Operators could face new E-911 requirements



Operators could face new E-911 requirements
It's been a tough road for wireless E-911. More than 10 years ago the FCC mandated wireless E-911, requiring every operator to deploy technology capable of tracking down a caller dialing 911. Wireless operators begged and fought for waivers to deadlines, missed many deadlines, paid millions in fines for missed deadlines, ripped out expensive location technology because it didn't work and received complaints from PSAPs (public safety answering point)--the point of first response for firefighters, police and other 911 calls--about the lack of operator responsiveness.

Just when you think everyone has their acts together when it comes to wireless E-911, a new report released last month finds that location-based wireless emergency service is not very consistent in pinpointing callers (sub. req.). Project Locate (Locate our Citizens in Times of Emergencies), rolled out by the Association of Public-Safety Communications Officials (APCO) in 2005, conducted independent testing of wireless location data delivered to various PSAPs. APCO presented the dim results during a Senate hearing last month.

FCC Chairman Kevin Martin says the FCC will rule soon on new testing requirements for operators. The commission could also take another look at the technology that operators have deployed to pinpoint callers. Both of these moves could mean greater expense for operators. The fear is that the FCC could require blanket testing for every local PSAP to ensure that each 911 is meeting the accuracy requirements mandated by the FCC--an expensive and time-consuming proposition. The other fear is that the FCC mandates more technology to ensure greater accuracy.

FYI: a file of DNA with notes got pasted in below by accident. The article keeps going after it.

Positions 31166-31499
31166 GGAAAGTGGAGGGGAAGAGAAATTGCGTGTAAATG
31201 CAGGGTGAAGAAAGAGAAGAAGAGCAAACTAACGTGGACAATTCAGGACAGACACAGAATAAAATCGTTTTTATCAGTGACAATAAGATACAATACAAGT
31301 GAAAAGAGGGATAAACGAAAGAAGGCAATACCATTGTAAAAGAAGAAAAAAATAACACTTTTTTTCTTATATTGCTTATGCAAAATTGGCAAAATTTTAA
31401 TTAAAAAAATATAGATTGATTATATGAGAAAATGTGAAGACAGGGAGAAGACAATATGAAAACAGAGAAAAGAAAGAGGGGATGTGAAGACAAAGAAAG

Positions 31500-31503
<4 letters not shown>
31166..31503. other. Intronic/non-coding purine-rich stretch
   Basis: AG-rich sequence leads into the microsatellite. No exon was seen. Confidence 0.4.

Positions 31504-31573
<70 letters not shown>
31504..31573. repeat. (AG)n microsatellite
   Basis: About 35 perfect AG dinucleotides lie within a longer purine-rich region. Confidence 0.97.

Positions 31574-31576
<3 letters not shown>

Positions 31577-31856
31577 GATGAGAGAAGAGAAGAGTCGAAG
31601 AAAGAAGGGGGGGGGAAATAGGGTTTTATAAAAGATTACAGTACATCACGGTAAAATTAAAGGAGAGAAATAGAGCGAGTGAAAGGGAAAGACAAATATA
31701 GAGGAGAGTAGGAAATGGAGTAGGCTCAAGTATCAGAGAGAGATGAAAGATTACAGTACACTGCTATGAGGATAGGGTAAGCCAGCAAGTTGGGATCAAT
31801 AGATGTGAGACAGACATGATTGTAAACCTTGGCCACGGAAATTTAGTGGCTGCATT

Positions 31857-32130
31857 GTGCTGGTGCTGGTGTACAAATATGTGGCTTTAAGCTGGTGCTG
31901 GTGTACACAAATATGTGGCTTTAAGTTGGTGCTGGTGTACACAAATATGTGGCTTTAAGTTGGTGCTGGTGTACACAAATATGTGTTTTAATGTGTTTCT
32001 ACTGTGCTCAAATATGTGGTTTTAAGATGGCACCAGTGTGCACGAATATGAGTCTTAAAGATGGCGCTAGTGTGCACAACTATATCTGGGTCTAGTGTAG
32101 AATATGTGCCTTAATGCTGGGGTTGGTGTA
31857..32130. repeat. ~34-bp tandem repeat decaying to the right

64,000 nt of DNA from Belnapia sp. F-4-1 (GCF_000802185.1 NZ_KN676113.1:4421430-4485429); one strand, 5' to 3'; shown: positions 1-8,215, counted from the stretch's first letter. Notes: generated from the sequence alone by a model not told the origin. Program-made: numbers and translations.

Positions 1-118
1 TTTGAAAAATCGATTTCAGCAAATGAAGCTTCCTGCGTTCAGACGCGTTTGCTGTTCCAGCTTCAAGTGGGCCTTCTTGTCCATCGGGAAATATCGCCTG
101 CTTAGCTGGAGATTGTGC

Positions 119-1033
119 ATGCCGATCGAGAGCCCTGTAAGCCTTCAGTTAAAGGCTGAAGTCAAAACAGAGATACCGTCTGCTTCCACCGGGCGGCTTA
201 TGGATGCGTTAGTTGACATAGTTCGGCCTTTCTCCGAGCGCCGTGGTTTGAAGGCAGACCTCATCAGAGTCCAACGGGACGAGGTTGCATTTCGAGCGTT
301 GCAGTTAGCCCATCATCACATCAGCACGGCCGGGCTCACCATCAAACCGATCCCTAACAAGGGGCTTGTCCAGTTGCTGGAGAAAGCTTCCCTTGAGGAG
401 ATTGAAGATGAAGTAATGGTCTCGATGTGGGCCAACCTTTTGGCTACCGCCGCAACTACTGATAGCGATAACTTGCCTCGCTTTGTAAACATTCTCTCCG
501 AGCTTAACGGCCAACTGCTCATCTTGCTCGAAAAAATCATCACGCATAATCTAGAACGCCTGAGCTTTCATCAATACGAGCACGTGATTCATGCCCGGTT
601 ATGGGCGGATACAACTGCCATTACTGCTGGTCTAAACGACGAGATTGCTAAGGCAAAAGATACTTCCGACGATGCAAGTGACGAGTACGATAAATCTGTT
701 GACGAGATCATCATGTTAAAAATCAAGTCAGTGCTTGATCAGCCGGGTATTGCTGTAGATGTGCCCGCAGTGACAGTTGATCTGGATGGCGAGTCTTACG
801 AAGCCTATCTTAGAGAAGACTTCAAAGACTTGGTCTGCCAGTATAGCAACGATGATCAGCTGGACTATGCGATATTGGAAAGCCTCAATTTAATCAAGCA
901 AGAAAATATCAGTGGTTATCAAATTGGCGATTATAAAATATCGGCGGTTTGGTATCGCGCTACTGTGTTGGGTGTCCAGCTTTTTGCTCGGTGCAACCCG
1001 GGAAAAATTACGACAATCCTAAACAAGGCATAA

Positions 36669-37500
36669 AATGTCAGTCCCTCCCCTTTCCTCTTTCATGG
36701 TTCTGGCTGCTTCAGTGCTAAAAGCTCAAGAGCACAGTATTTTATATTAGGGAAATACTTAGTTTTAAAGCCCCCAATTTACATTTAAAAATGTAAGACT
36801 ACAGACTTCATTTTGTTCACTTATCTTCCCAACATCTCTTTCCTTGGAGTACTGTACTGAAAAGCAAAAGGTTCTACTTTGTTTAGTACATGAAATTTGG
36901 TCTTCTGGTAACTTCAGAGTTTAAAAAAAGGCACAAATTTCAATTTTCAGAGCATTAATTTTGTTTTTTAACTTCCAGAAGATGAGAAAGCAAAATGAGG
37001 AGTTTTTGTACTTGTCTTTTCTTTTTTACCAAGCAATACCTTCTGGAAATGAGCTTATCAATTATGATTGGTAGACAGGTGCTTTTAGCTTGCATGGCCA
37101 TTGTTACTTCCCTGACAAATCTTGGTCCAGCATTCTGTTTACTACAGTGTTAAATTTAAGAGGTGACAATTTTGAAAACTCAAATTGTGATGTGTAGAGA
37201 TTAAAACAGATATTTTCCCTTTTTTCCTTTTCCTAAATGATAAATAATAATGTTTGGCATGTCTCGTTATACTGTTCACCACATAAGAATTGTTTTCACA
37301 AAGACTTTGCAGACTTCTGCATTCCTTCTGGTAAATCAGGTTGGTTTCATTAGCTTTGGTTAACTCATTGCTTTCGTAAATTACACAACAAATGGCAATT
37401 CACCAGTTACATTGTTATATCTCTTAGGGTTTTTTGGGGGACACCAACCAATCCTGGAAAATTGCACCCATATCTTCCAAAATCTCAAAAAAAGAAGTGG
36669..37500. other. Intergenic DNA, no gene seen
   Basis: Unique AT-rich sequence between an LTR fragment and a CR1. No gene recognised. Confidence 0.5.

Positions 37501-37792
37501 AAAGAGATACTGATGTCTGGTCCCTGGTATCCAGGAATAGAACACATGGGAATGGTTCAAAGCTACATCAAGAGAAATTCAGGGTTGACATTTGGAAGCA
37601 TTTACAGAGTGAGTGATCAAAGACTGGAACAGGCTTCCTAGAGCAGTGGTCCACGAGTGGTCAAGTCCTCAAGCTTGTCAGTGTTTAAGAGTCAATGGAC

CDMA operators deployed assisted GPS handset-based technology along with Advanced Forward Link Trilateration (AFLT) technology that takes measurements of signals from nearby base stations and reports the time/distance readings back to the network. Those deploying GPS have to adhere to stricter location requirements: 50 meters for 67 percent of all calls and 150 meters for 95 percent of all calls. GSM operators opted for network-based solutions, which have to locate a caller within 100 meters for 67 percent of the calls and 300 meters for 95 percent of all calls.

It appears the FCC might be leaning toward a requirement of both GPS and network-based triangulation technology to obtain greater accuracy. CDMA operators could argue that AFLT is already a network-based technology, but GSM operators would be required to deploy GPS. Granted GSM operators are already doing that for commercial applications, but they would have to invest in the E-911-grade GPS.

Now is the time for operators to stand up and show they are willing to work with the FCC and public safety before they face more expensive mandates. So much innovation is happening on the location front these days as commercial location-based services heat up. Companies like Skyhook are developing solutions around WiFi mapping. Tim Lorello, vice president and chief marketing officer with TeleCommunication Systems, notes that GPS can be used over TV broadcasts using special transmitters. TCS is also working on ways to send an SMS E-911 call.

All of these technologies could be a boon for both public safety and commercial applications. While in the past, mobile operators were pushed kicking and screaming to deploy E-911 technology, the demand for commercial location applications today means they should be willing to be pro-active about deploying technology that offers greater accuracy. After all, safety is a big reason customers began carrying cell phones in the first place. -Lynnette

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